The results of this study confirmed that oxidative torrefaction improved the TC adsorption capacity of PAS biochar. TPBC had higher specific surface area and lower ash content than PBC, which could be the result of devolatilization and thermal decomposition of PAS and of oxidation reactions during oxidative torrefaction. The adsorption kinetics showed a better correlation with the pseudo-second-order model. The isotherm and thermodynamics confirmed that the adsorption process is favorable and irreversible and that the dominant adsorption mode is physical. The FTIR and XPS results showed that oxidative torrefaction could lead to the removal of the O–C = O group of PAS and that the ash content could participate in the TC adsorption process. In addition, the capacity of TPBC to remove TC from aqueous solutions was higher than that of PBC and of several previously reported biochars produced from different types of biomass. In summary, the results of this study suggested that oxidative torrefaction could be an effective approach to improve the adsorption capacity of PAS biochar for TC; further, the use of biochar derived from oxidatively torrefied PAS pyrolysis could be recommended for the efficient treatment of wastewater containing TC. The results were satisfactory, which can provide not only a good idea for biomass utilization and torrefaction pretreatment for biomass upgrading, but also an effective adsorbent for the treatment of wastewater that contains tetracycline. However, oxidative torrefaction to improve the physicochemical properties of biochar requires more in-depth mechanism research, which could be the focus of future research in the field of biomass thermochemical conversion.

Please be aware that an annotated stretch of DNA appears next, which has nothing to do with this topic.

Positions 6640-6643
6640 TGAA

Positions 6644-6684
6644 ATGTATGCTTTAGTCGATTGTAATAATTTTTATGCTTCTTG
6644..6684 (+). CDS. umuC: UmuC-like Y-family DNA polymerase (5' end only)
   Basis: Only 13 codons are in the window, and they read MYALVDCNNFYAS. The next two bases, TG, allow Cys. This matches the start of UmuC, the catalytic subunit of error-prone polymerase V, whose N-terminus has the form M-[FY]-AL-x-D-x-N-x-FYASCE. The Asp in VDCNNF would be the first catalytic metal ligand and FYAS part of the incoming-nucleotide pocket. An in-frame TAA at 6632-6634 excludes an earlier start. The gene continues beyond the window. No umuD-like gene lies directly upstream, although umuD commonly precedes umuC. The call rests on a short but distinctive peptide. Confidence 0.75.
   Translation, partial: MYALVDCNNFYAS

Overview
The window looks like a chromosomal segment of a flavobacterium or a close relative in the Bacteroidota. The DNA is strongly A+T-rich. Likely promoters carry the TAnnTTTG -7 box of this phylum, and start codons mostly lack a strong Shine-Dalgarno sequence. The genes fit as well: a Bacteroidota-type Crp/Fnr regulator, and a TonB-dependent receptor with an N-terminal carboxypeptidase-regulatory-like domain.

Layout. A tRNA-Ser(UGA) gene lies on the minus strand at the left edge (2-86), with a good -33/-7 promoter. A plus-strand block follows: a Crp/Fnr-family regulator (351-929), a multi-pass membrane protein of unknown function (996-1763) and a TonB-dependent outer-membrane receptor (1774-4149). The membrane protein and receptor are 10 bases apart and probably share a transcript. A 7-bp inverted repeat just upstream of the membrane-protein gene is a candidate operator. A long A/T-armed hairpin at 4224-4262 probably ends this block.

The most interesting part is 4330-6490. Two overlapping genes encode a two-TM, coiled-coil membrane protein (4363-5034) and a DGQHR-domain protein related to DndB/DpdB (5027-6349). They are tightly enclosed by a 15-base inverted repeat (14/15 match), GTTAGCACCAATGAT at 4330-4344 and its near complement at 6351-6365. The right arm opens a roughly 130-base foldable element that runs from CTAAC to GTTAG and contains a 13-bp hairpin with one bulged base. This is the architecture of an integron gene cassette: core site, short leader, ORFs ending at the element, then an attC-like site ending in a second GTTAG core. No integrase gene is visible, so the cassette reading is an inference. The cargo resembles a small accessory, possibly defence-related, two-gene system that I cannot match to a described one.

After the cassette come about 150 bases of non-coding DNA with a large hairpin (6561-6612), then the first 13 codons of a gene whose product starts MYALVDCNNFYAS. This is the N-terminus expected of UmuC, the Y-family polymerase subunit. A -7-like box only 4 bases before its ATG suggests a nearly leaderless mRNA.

Data Availability Statement

The original contributions presented in the study are included in the article/Supplementary Material, further inquiries can be directed to the corresponding author/s.

Author Contributions

SJ and MT carried out all the experiments. SJ wrote the manuscript. JHu, CL, and TL offered technical guidance, supported in data analysis, and worked on the completed manuscript. XZ, ZW, J. Ha, and XQ assisted in designing the laboratory experiments, as well as in writing the manuscript. MT, JHu, and XZ assisted in checking and modifying the grammar of the manuscript. ZH and HL provided overall guidance, supervision, and scientific knowledge support for this research. All authors contributed to the article and approved the submitted version.